In what follows, I’ll talk a bit more about how the Activity Journal displays extended periods of your past computer life in terms of your activities, and thereby gives you access to the entities you directed these activities at.
Subsequently, activity browsing by time is contrasted to other means for relating specifically to information you’ve used in the past. These include file browsing by folders and by recently visited folders, access via recent documents lists, as well as file search with date or date range constraints (over ‘creation’, ‘last accessed’, and ‘last modified’ timestamps, as portrayed in 1, 2, 3, 4, 5), and, finally, searching with the Synapse launcher (1, 2, 3, 4, 5) or using the also Zeitgeist-powered Ubuntu Unity file browser (1, 2, 3) and Unity’s scopes and lenses. Please note, that the discussion of most-used access notions and of browsing and search in application-specific histories will be postponed.
As a final introductory remark, it seems overall way less common to have results of users’ re-finding attempts ordered by time, than what could be expected from research findings, presented by one of the thought leaders in the field of information retrieval: In experiments with the ‘Stuff I’ve Seen’ system, it was found that date was by far the most preferred sort order of users, searching and browsing the stuff they’d seen before (slide 7).
With this outline and comments in mind, let’s now resume the recap of the Activity Journal.
Display & Access … of your day-by-day computer work
Just as the prototypes of the new Journal (depicted here and there), their ancestor Activity Journal shows your day-by-day computer work, thus, what you worked on, when you did so and, to some extent, also together with whom.
The Activity Journal can not only be used to display and browse a chronological record of the information you’ve considered in your computer work, but also to regain this very information, that is, first of all, your files. Surpassing display and access of file activity only, other relevant activities such as commits to code hosting platforms, chat conversations in channels and in in private, as well as web activity are also exposed and can be returned to.
To this end, the time-anchored data from your Zeitgeist activity log are presented to you via three separate views, which can be switched among. These views are the default three-days-in-columns view (called ‘multi view’) and the two single-day thumbs and timeline views. For illustration, see this video (multi view: 0:00 – 0:29, thumbs view: 0:30 – 0:52, timeline view: 0:53 – 1:01). Each of the views emphasizes different aspects of your prior activity.
Multi View and Thumbs View
The multi view shows three days in a row (e.g., ‘today’ and the two previous days), and so gives you simultaneous access to structured lists of what you then did (e.g., chatted with a colleague) and touched (e.g., documents and diagrams).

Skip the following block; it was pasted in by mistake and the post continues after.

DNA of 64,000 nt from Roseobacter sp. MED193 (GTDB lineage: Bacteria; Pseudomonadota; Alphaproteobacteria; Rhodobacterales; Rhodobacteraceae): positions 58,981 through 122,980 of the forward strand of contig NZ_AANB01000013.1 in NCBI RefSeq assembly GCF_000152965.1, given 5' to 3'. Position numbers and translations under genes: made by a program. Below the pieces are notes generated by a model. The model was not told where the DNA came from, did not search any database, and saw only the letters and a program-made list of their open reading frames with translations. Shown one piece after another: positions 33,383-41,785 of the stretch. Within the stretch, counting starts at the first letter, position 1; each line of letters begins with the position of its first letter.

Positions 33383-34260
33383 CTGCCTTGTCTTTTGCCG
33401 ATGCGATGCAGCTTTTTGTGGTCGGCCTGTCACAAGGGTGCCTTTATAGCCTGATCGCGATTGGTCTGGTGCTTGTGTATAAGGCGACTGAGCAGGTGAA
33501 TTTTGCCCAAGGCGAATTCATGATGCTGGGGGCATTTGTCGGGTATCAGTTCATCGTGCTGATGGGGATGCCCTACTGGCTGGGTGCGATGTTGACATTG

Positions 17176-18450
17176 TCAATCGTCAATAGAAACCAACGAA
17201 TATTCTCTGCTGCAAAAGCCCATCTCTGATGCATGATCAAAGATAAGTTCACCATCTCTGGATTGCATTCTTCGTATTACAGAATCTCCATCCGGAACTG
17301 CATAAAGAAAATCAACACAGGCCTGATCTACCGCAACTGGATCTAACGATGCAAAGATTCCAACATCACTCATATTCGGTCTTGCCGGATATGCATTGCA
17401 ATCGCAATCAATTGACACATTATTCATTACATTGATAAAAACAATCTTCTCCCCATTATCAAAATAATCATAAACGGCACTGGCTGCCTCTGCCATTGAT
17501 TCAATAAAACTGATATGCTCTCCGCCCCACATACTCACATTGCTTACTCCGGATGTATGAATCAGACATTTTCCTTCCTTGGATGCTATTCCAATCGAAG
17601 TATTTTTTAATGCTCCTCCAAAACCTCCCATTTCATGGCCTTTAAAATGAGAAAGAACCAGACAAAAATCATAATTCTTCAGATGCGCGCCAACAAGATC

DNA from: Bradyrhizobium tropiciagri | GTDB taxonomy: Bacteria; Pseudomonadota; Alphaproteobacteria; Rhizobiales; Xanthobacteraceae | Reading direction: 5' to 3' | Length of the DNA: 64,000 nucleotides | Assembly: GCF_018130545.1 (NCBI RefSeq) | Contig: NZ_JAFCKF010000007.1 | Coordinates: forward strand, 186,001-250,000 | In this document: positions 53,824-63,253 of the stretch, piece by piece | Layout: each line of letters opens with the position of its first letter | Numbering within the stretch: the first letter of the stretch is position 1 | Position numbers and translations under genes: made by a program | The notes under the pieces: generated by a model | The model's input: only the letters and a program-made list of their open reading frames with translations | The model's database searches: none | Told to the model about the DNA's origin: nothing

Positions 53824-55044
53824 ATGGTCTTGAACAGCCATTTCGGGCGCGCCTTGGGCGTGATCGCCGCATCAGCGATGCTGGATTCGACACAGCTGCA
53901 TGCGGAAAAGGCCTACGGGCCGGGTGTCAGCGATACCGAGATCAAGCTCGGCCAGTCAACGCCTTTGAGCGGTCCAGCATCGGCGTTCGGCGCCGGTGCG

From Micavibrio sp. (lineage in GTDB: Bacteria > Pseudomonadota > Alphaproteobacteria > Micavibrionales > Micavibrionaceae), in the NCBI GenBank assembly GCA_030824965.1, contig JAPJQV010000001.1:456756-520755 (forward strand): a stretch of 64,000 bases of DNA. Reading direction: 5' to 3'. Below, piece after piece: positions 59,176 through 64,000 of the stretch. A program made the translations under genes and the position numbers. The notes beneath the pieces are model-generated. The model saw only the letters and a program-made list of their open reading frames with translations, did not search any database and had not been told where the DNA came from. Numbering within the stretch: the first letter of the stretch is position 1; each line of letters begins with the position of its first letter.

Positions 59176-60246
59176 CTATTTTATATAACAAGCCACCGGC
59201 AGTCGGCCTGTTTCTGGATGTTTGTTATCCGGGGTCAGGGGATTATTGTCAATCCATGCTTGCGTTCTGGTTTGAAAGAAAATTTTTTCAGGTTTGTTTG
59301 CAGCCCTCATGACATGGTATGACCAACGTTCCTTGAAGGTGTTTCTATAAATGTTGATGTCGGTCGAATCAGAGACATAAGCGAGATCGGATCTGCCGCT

While the multi view also provides file preview on mouseover, the thumbs view brings you per-day overviews, particularly useful for file contents which are easy to recognize graphically.
In order to have both thumbs view and multi view better scale with the number of files and other information touched per day, these two views group your activities into categories by type, with numbers in brackets indicating the size of these groups.
A visualization of your activities, which focuses on their detailed distribution over time, can be achieved with the timeline view.
Recognition of Workflow. With the timeline view, it is particularly convenient to recognize your workflow, i.e. the progression and course of your activities over a day, overall as well as in detail: Overall processes, such as from ‘planning out a day’ to ‘diving into the planned work’, and onto later ‘sharing or reporting about it’ (as was discussed in our talk at the Gran Canaria Desktop Summit in 2009, slides 15f.) can be just as well recognized as a detailed sequence, like in ‘directing your attention away from a certain document’ to ‘finding and inserting an image’, and ‘back to the document’.
Simultaneous Activities. In addition to visualizing, which activities you performed one after another, in the timeline view, it is well visible, what you’ve done in parallel. This, for instance, shows you, which documents you used in preparing a presentation and makes it immediately apparent, which code files you edited, while chatting with a colleague. Likewise, it becomes straightforward to regain the music, you listened to during a chat with your loved one.
Time Tracking. Finally, the timeline view also holds information on how long you worked with a document or with a set of information over a day. Consequently, beyond tracking your activities with files and the like, the Activity Journal also provides basic support for time tracking.